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Seven Supreme Court justices ruled yesterday morning that Donald Trump is not a king.

But Trump still got what he wanted.

Since Trump announced his candidacy for president in 2015, he has vowed to release his tax returns, and has also refused to release his tax returns. After the 2018 midterms, Democrats in the House sought to subpoena financial institutions for Trump’s records, and Manhattan District Attorney Cy Vance sought Trump’s financial records for a grand-jury investigation into whether Trump broke the law when he concealed hush-money payments to hide past affairs during the 2016 election. In one opinion, Trump v. Mazars, the Court affirmed Congress’s subpoena power but sent the case back to lower courts for further litigation; in Trump v, Vance, it affirmed Vance’s authority to seek the records but sent the case back to the lower courts for further litigation.

In other words, what is apparently a defeat for Trump is still a victory for his presidential campaign: The public will not see the financial records that he has been promising to reveal for the past five years, and voters will remain in the dark about the president’s potential entanglements and conflicts of interest as they go to the polls for the second time.

“In our judicial system,” Chief Justice John Roberts wrote in Vance, quoting an old legal maxim, “‘the public has a right to every man’s evidence.’ Since the earliest days of the Republic, ‘every man’ has included the President of the United States.” Nevertheless, Roberts wrote, while Trump does not have absolute immunity to Vance’s subpoenas, he can continue to contest particular subpoenas individually on various grounds in the lower courts, including arguing “that compliance with a particular subpoena would impede his constitutional duties.” Vance’s grand jury may ultimately get its hands on the president’s documents, but the public will not see them anytime soon, if at all.

In Mazars, Roberts acknowledged that “the standards proposed by the President and the Solicitor General—if applied outside the context of privileged information—would risk seriously impeding Congress in carrying out its responsibilities,” but he also rebuked the House for its own argument, which would leave “essentially no limits on the congressional power to subpoena the President’s personal records.”

The exalted language of Roberts’s opinions conceals their results, which are, to paraphrase Saint Augustine: Give me oversight, and give me transparency, but not yet.

In fairness to Roberts, there is a public interest in preventing Congress from simply trying to impede presidents’ ability to do their job, and the chief justice was likely averse to having the Court appear to be interfering in a presidential election. But Roberts’s decisions will ultimately shield Trump from necessary public scrutiny.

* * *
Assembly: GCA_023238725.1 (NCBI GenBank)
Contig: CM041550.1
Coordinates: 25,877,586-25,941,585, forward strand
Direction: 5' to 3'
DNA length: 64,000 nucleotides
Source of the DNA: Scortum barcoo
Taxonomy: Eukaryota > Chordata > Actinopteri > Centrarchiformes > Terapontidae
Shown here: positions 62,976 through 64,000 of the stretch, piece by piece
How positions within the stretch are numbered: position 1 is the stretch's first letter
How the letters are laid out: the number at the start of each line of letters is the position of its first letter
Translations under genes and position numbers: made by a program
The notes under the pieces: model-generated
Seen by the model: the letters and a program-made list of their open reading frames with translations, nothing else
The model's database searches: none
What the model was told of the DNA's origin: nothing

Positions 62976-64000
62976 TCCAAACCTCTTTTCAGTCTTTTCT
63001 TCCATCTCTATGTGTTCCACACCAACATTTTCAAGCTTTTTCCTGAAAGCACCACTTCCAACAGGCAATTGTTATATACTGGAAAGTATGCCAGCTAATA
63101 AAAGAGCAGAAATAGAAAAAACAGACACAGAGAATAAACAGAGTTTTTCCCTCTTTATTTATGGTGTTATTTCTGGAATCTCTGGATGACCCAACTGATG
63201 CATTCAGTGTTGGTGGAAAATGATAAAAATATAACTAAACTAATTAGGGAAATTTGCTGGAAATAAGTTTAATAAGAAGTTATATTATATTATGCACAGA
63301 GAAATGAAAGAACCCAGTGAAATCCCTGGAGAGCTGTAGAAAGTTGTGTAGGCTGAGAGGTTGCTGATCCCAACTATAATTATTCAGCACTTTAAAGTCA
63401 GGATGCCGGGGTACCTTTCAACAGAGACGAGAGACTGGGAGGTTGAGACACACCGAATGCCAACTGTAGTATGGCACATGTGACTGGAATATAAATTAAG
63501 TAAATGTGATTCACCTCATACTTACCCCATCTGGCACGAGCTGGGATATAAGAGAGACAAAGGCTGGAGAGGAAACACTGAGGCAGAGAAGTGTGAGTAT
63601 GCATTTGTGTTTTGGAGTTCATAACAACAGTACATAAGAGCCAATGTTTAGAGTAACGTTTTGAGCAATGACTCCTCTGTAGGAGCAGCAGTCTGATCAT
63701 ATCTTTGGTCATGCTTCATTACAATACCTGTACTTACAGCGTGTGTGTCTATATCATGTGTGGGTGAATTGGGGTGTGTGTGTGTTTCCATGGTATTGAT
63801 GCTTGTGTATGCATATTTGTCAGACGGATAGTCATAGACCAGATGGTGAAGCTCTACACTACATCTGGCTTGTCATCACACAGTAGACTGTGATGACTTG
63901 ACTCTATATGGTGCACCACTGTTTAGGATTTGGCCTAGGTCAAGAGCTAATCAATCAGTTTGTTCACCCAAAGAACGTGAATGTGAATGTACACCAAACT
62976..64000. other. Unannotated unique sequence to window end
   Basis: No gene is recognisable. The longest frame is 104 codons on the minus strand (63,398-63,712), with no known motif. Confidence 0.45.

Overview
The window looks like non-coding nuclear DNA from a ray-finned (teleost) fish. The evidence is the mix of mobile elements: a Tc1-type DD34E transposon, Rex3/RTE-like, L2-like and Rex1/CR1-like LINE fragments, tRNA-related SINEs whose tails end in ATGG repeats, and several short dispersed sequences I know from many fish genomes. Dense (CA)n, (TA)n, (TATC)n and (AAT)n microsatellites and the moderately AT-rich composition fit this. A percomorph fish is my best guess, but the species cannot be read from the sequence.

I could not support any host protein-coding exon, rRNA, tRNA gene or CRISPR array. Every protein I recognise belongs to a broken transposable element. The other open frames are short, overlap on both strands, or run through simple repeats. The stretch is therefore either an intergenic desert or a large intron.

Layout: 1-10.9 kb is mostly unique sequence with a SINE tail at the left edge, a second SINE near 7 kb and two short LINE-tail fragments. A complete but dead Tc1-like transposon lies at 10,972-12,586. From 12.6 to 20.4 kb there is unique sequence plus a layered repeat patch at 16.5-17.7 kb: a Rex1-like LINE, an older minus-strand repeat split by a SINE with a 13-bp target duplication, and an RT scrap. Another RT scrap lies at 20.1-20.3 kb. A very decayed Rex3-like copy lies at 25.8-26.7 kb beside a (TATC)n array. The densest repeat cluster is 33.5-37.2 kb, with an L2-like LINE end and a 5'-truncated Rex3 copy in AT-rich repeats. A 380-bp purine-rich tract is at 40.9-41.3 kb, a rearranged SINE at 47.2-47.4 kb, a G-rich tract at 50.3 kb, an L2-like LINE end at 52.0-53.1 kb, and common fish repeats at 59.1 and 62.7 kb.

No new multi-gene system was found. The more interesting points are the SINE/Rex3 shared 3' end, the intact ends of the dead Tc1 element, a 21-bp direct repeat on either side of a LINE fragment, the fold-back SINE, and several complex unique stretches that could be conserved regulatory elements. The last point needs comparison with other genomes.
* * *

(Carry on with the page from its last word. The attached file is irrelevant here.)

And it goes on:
The president is subject to no meaningful oversight if the executive branch can simply run out the clock by litigating the minutiae of each request—and a president need only hold out for the two years between congressional elections, allowing the subpoenas to expire—but that is the situation Roberts has produced: the president who is nominally not immune to such requests but has clear avenues for avoiding them—at least, as long as he can retain a friendly majority on the Court.

The decision is disastrous for the public, but a grand victory for the Roberts Court as an institution. After all, in both cases, Justice Brett Kavanaugh, who vowed revenge on the left at his confirmation hearing, and Justice Neil Gorsuch, who was presented by Trump as a reward to conservative activists for putting him in office, joined the majority, showcasing their independence without actually defying the president in any meaningful way. They ruled against the Trump administration’s claim of absolute immunity, while paving a path for Trump to avoid releasing the requested information until after the election. The independence of the Supreme Court’s conservative majority is affirmed, while still granting the president the outcome he desired.

And the Court’s Democratic appointees have their own incentives to join such a ruling. Affirming that the president is not above the law, even if only in principle, is a better outcome than a ruling that favors Trump and also credits his claims of absolute immunity. A Pyrrhic victory perhaps, but preferable to one that inscribes Trump’s autocratic view of the presidency into the law.

Roberts has repeatedly rebuked the Trump administration for its bureaucratic dishonesty, ruling against it on the grounds not that the president exceeded his powers, but that his administration failed to follow proper legal procedure. Here, it is Roberts who is playing games, shielding Trump from accountability and gilding the Court’s image, asserting a bravery and independence that it has not actually displayed. The Roberts Court has completed Trump’s cover-up, while cloaking its reasoning in majestic language about the rule of law.

Although the decision encourages future presidential administrations to simply delay future legal fights over disclosure indefinitely, Democratic presidents should not expect the same treatment from the Roberts Court. A Court that wishes to compel timely disclosure can avail itself of the legal standards set forth by the chief justice, while a majority that wishes to protect a president can use the restrictions Roberts laid out to shield him or her from scrutiny.

The Supreme Court has decided that the president is officially not above the law. But only officially.

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